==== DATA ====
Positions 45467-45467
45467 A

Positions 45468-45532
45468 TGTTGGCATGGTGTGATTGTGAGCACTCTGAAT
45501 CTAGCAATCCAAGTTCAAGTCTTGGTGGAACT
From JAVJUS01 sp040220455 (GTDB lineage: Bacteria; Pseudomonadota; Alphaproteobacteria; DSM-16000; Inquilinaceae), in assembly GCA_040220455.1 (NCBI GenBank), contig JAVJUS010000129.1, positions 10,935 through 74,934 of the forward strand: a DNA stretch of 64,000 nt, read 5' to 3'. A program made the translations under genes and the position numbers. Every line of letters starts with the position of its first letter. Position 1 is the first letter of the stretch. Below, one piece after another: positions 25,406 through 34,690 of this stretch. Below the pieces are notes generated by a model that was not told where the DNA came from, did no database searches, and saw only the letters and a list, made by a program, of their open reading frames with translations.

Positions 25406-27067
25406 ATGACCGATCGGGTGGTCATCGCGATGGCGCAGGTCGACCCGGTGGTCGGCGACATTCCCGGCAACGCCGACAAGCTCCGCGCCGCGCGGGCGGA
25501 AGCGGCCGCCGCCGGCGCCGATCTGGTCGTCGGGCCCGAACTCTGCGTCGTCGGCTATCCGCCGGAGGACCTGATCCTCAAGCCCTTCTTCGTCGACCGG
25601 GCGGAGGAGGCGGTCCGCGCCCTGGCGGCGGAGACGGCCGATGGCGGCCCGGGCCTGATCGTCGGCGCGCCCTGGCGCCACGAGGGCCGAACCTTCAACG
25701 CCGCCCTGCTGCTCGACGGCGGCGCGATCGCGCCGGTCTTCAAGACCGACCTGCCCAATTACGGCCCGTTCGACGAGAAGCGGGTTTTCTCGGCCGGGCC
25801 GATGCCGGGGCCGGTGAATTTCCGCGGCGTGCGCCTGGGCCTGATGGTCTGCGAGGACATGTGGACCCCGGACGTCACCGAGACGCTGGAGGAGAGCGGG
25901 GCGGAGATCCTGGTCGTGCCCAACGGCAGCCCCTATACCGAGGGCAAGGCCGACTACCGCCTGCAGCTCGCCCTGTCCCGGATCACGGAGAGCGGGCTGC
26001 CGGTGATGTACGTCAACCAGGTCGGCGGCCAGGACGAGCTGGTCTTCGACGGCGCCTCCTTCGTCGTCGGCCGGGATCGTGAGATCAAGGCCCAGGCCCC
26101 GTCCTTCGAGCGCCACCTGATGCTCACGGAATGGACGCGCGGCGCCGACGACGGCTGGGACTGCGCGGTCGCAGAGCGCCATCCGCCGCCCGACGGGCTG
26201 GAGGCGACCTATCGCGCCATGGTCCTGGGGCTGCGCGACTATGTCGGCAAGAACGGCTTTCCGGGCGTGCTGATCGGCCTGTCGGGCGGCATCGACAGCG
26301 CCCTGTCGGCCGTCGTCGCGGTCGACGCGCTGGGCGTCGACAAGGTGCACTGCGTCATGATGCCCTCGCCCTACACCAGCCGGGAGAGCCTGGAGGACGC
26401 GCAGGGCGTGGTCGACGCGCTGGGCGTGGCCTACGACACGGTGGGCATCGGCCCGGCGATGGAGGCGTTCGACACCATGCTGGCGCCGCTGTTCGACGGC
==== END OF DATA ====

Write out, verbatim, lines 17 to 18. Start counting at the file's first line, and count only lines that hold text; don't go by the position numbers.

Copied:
26301 CCCTGTCGGCCGTCGTCGCGGTCGACGCGCTGGGCGTCGACAAGGTGCACTGCGTCATGATGCCCTCGCCCTACACCAGCCGGGAGAGCCTGGAGGACGC
26401 GCAGGGCGTGGTCGACGCGCTGGGCGTGGCCTACGACACGGTGGGCATCGGCCCGGCGATGGAGGCGTTCGACACCATGCTGGCGCCGCTGTTCGACGGC